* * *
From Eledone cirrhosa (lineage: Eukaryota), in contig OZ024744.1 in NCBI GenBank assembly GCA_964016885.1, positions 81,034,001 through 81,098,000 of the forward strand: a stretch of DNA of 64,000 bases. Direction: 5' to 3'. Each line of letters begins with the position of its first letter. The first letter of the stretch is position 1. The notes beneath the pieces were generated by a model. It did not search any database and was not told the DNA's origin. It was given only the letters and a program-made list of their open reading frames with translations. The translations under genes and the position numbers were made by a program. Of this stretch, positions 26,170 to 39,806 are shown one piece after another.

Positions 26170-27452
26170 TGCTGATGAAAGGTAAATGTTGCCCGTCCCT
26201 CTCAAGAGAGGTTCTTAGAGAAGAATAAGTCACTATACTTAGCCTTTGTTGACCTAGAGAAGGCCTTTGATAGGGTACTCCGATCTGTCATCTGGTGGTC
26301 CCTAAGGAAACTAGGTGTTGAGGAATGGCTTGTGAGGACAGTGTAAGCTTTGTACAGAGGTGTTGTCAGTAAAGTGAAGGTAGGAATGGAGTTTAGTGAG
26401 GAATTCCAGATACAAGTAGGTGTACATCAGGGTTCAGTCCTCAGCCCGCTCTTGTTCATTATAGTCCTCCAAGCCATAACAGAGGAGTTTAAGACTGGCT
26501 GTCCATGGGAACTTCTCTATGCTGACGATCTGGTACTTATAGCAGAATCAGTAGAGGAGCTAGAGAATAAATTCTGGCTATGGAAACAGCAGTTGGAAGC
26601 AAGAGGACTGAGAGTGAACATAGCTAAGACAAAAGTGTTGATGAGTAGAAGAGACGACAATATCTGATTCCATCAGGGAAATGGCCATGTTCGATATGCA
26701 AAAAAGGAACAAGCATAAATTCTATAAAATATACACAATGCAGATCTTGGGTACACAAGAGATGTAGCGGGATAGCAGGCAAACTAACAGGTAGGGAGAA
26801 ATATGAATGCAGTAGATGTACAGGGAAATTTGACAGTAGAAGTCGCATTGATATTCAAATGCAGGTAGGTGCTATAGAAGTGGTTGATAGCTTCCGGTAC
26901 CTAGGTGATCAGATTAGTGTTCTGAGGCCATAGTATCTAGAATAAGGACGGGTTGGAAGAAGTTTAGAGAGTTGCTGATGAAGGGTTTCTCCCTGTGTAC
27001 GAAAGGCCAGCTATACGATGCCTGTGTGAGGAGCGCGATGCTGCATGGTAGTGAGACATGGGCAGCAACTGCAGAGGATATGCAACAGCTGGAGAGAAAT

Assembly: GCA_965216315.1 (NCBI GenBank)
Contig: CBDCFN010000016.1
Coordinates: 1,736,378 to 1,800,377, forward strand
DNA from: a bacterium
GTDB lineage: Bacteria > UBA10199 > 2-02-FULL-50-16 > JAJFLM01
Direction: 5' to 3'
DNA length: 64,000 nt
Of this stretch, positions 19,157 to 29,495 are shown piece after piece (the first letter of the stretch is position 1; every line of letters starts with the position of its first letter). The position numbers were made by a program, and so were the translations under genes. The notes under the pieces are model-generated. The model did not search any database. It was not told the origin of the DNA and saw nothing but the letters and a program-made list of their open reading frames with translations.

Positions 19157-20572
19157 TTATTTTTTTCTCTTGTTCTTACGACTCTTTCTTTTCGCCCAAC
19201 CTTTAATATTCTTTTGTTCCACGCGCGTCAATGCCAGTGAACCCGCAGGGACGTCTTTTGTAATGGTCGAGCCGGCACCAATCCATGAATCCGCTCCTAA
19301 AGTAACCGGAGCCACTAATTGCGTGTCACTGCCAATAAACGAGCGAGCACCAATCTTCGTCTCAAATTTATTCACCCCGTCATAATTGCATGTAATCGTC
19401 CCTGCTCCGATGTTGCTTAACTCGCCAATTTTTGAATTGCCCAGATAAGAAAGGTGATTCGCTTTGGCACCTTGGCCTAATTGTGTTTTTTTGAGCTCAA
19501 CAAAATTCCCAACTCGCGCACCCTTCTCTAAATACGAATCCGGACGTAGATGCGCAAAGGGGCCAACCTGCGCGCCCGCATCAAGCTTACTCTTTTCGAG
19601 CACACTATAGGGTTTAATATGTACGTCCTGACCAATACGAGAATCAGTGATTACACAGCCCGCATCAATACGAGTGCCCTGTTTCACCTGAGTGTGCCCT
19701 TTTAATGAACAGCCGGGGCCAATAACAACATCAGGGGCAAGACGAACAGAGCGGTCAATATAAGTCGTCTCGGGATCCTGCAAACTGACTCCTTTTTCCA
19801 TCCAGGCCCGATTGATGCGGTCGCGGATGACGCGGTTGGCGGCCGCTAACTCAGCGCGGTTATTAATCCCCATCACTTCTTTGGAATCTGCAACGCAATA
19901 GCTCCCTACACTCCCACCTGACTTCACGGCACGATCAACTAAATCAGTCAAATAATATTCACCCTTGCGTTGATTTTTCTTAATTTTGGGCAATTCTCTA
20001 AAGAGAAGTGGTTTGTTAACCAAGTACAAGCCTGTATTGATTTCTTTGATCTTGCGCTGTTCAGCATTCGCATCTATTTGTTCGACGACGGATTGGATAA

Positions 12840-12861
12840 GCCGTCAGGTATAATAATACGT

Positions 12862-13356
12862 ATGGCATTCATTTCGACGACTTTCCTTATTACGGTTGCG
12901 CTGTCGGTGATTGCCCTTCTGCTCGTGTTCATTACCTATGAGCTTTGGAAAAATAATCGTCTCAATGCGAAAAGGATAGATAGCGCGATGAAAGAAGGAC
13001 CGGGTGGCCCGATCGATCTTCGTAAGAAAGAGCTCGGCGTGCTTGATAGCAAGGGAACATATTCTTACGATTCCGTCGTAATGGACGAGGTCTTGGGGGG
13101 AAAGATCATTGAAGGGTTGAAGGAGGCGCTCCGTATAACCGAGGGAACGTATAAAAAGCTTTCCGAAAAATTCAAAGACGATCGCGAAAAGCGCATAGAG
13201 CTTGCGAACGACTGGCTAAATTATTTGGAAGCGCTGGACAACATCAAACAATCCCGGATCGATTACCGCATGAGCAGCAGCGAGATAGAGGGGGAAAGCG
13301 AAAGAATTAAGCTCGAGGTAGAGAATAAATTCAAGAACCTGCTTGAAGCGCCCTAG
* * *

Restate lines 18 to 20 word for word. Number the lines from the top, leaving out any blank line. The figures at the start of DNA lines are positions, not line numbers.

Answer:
Direction: 5' to 3'
DNA length: 64,000 nt
Of this stretch, positions 19,157 to 29,495 are shown piece after piece (the first letter of the stretch is position 1; every line of letters starts with the position of its first letter). The position numbers were made by a program, and so were the translations under genes. The notes under the pieces are model-generated. The model did not search any database. It was not told the origin of the DNA and saw nothing but the letters and a program-made list of their open reading frames with translations.